New book explores shifts and predictions of retirement in Canada
A century ago, the average Canadian lifespan was 60 – today, people can expect to live 20 years longer than that. In addition, not only has the influence of the baby boom generation transformed society, so too will it transform the choices and challenges associated with retirement.
Retirement in Canada (Oxford University Press), a new book by York political science Professor Thomas R. Klassen of School of Public Policy &Administration in the Faculty of Liberal Arts &d Professional Studies, book brings together the shifts in retirement already taking place and predictions for the years ahead.
The Retirement in Canada: How Retirement is Changing for Individuals, Families, Employers and Canadian Society as the Baby Boom Generation Ages will launch Tuesday, Nov. 5, from 4 to 6pm, at the York University Bookstore, York Lanes, Keele campus. Everyone is welcome to attend. Light refreshment will be provided.
Separating fact from fiction, Klassen considers retirement from many angles, including the rise of the welfare state, income security programs, the debate around mandatory retirement, attitudes and expectations of workers, and new approaches to phased retirement. It includes discussions about mandatory retirement and the human rights of older adults, giving a balanced look at the hot-button issues facing Canada.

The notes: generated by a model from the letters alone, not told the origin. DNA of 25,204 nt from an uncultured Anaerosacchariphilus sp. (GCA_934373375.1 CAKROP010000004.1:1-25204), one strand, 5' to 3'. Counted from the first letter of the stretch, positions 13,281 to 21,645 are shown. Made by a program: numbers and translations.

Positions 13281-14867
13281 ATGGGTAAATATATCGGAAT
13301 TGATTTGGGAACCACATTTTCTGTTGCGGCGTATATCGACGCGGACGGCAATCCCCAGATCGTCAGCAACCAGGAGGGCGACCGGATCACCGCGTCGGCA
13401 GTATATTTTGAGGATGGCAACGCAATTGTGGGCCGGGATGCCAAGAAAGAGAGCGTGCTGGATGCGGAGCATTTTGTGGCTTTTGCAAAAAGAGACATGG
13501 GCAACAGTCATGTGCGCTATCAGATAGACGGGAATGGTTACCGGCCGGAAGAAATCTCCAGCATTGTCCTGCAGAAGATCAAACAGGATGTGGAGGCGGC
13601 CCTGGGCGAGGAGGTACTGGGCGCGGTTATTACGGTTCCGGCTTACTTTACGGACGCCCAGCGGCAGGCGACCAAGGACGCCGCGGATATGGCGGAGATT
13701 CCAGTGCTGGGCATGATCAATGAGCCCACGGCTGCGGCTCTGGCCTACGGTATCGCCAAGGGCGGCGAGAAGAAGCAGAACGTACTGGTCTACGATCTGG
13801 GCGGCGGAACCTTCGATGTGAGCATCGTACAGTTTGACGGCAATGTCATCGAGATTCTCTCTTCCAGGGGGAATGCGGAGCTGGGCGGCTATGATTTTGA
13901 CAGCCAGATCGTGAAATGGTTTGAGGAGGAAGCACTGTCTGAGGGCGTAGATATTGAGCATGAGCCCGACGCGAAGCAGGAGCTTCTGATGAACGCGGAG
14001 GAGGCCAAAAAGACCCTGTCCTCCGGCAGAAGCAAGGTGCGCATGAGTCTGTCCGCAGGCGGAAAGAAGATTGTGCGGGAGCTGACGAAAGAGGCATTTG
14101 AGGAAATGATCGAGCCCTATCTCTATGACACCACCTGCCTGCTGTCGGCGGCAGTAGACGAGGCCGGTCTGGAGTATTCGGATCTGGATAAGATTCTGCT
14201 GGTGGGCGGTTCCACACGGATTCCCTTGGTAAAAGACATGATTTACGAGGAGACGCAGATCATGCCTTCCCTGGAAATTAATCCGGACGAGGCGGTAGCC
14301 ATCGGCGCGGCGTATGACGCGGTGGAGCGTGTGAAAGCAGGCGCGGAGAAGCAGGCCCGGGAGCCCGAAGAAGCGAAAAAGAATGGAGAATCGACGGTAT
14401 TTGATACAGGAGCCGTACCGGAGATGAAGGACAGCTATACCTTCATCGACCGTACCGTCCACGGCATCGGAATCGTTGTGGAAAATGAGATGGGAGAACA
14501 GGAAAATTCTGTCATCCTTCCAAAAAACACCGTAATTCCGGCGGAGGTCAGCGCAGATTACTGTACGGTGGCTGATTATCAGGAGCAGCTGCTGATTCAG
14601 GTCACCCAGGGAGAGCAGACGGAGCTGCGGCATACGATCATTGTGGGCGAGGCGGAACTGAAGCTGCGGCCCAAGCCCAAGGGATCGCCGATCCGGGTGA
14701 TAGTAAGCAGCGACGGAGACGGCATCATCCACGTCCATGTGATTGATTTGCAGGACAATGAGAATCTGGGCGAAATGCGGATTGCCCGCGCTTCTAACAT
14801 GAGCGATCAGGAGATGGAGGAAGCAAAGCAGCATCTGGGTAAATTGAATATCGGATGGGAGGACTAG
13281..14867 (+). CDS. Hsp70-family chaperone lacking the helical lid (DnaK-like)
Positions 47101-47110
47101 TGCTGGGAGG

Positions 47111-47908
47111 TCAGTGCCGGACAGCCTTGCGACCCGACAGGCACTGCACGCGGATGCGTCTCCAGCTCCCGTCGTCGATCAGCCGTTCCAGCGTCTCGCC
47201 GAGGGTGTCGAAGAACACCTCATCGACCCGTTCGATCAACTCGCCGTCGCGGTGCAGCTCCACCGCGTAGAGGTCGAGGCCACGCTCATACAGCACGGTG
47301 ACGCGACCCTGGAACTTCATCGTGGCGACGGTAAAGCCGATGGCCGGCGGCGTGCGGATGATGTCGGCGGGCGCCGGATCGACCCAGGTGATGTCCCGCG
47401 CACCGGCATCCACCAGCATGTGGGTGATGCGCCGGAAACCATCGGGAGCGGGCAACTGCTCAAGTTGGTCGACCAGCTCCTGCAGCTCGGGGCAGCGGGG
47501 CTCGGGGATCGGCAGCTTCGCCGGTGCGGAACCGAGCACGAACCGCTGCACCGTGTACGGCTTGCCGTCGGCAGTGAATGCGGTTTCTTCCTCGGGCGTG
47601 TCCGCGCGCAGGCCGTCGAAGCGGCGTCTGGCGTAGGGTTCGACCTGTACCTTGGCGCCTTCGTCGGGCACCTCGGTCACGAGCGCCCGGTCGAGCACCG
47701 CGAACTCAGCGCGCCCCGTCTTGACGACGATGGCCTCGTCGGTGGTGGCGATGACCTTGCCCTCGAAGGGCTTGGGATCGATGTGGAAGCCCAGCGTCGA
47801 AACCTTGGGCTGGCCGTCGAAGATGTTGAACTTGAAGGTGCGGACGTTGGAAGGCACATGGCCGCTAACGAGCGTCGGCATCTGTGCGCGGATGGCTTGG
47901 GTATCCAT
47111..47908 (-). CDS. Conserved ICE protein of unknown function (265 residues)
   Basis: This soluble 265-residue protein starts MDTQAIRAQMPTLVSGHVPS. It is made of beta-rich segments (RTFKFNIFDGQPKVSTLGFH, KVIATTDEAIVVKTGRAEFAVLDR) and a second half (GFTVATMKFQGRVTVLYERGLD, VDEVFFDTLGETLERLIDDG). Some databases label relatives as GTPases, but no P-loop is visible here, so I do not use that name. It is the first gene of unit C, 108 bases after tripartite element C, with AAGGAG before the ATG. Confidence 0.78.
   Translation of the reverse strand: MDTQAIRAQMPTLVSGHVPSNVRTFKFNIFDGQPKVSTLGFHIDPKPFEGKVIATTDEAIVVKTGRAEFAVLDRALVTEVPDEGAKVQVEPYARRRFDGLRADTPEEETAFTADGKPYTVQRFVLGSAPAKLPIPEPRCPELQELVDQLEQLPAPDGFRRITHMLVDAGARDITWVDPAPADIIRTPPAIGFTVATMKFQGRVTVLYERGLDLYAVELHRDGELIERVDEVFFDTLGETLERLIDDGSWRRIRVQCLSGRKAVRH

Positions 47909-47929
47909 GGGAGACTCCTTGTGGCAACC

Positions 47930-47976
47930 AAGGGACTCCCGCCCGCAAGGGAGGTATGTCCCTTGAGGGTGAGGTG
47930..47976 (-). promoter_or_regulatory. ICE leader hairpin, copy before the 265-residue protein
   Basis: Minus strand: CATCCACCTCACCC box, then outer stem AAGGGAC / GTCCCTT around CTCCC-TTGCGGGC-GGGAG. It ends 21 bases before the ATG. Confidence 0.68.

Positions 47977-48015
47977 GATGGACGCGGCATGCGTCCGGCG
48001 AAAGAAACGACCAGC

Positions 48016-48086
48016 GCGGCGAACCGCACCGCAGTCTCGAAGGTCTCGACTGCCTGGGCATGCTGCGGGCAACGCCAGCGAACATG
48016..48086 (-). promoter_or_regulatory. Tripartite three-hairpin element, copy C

The book will leave readers knowledgeable about the nature of retirement, retirement trends, public policy debates about retirement, and the future shape of retirement in Canada,” writes Klassen, who calls retirement “arguably the most complicated transition that most of us will experience”.
His evaluation of the choices and challenges associated with retirement considers how retirement looks from a range of perspectives: how it is encountered by the individual and family, by the employer, and by governments creating and amending public policy.
The options for adapting to wide-scale retirement include creative and forward-looking ideas, such as the lessons Canadians can learn from developing countries. Retirement, predicts Klassen, will become more buffet-like rather than à la carte, an adaptive and gradual transition rather than an on-off switch.
Klassen has written extensively on retirement and income security.
The launch is presented by the Faculty of Liberal Arts & Professional Studies, the Department of Political Science, the School of Public Policy & Administration, the Graduate Program in Critical Disability Studies, the York Retirement Planning Centre, and the York University Bookstore.